Selenium is a trace element that is naturally found in a variety. Since selenium is naturally found in food, it qualifies as a dietary ingredient, and therefore, it may also be sold as a dietary supplement.
In the U.S., selenium deficiency is rare because the food supply contains plenty of selenium. In fact, selenium is also found in the water supply in some regions, and the Environmental Protection Agency has issued toxicity guidelines for those who may be exposed to too much selenium (such as those who live close to coal burning power plants or other mines). Despite this, there are plenty of selenium supplements on the market. Selenium can be purchased by itself or as an ingredient in a multivitamin.
In 2008, the FDA investigated adverse events related to selenium overdose from a dietary supplement. Consumers experienced hair loss, changes in the shape and texture of their fingernails, stomach upset and diarrhea, headache, nausea, and memory problems. It turned out the overdose was caused by a manufacturing error which led to the consumers ingesting more than 200 times the recommended amount of selenium.
There is certainly a time and place for supplementing selenium, for instance when someone has a gastrointestinal disorder that causes them to not absorb selenium well from their food, or in countries like China where food is grown in soil poor in selenium. There are also some indications that people who have the correct amount of selenium in the blood are less likely to develop certain diseases.
In the U.S., however, most people are not deficient in selenium. So, why would they take more? Often, it is because they wanted to do something good for their health. There are plenty of companies that tout the health benefits of selenium, and there are plenty of products on supermarket and nutrition store shelves. So, many people assume it must be safe and decide to give it a try. Others may have purchased a multivitamin without having a full understanding of what all the ingredients are and what they do in the body, whether or not they need to supplement that specific element, or whether there were any risks associated with using them.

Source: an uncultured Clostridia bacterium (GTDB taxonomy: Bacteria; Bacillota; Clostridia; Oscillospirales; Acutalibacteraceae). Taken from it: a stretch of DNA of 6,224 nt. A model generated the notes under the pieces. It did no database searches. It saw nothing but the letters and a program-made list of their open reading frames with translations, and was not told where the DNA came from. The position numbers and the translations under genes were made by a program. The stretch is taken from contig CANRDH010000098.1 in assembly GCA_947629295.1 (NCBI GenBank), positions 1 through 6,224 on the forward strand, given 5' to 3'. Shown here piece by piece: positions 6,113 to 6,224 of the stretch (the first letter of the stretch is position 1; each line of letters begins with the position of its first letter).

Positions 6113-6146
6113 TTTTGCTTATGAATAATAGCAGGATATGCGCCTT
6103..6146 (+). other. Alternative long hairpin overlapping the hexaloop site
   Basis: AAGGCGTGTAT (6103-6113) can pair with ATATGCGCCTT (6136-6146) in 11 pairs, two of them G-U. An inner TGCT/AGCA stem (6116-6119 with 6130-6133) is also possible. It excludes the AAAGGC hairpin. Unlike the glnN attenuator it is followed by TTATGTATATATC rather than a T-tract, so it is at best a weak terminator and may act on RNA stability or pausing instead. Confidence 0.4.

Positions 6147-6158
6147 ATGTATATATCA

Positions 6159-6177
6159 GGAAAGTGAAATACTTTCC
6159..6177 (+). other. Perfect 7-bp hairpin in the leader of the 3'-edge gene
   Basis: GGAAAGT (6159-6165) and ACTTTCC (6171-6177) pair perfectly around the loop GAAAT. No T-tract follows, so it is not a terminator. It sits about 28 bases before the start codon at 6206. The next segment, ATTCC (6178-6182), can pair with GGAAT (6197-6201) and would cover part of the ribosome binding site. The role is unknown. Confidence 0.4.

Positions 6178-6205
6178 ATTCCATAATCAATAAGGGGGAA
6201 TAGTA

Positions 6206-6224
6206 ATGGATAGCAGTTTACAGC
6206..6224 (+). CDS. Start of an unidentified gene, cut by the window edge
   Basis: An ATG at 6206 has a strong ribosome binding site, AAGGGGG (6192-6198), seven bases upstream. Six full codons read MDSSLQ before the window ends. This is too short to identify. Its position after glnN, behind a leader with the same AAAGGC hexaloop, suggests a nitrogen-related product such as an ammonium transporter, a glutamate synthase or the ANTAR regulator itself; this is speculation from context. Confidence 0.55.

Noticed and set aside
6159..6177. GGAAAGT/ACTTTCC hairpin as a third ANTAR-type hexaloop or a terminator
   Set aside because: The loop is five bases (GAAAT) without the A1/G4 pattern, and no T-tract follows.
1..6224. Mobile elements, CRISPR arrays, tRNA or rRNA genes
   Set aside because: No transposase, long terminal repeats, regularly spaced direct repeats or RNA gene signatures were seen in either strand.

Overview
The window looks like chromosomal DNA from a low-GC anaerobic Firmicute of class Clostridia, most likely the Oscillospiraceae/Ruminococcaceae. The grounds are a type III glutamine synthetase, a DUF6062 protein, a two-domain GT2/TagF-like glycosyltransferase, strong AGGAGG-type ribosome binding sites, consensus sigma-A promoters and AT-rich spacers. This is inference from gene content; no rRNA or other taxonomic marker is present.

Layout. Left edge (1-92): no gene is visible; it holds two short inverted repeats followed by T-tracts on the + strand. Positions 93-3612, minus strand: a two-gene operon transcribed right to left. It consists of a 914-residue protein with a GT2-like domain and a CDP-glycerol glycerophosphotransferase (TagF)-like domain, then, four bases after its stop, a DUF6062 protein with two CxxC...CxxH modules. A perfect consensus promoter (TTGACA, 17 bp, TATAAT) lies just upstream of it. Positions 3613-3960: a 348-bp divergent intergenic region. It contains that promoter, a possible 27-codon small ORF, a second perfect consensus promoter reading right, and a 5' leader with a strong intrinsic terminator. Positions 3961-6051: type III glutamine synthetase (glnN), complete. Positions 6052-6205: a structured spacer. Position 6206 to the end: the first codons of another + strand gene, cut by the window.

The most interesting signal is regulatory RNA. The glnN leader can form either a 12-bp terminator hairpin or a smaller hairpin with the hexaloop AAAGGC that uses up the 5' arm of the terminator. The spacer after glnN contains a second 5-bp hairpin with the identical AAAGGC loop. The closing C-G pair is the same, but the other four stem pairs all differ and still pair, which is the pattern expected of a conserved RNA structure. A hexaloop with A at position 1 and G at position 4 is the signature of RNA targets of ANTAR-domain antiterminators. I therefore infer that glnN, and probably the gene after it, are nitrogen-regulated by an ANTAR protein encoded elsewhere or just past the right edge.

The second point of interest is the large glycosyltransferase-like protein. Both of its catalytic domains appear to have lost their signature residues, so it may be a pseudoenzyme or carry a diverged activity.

In the example here, a manufacturing error caused a number of consumers to receive toxic doses of selenium. The consumers probably had no idea there were any risks associated with selenium, and they probably never thought there could be a manufacturing problem that would cause such illness (it’s hard to imagine that something that is supposed to be healthy for you could actually make you sick).
In deciding whether or not to use a dietary supplement, it is important to fully understand and evaluate the pros and cons. The benefits should outweigh the risks. If they don’t, is it really worth it?
For food sources of selenium, read the National Institute of Health Fact Sheet on Selenium
To read more about how the Environmental Protection Agency protects consumers from too much selenium in their drinking water, click here.
To read more about the FDA investigation into the selenium overdose, click here.
To learn more about the toxicity of selenium, read the fact sheet written by the Agency for Toxic Substances and Disease Registry (US Department of Health and Human Services)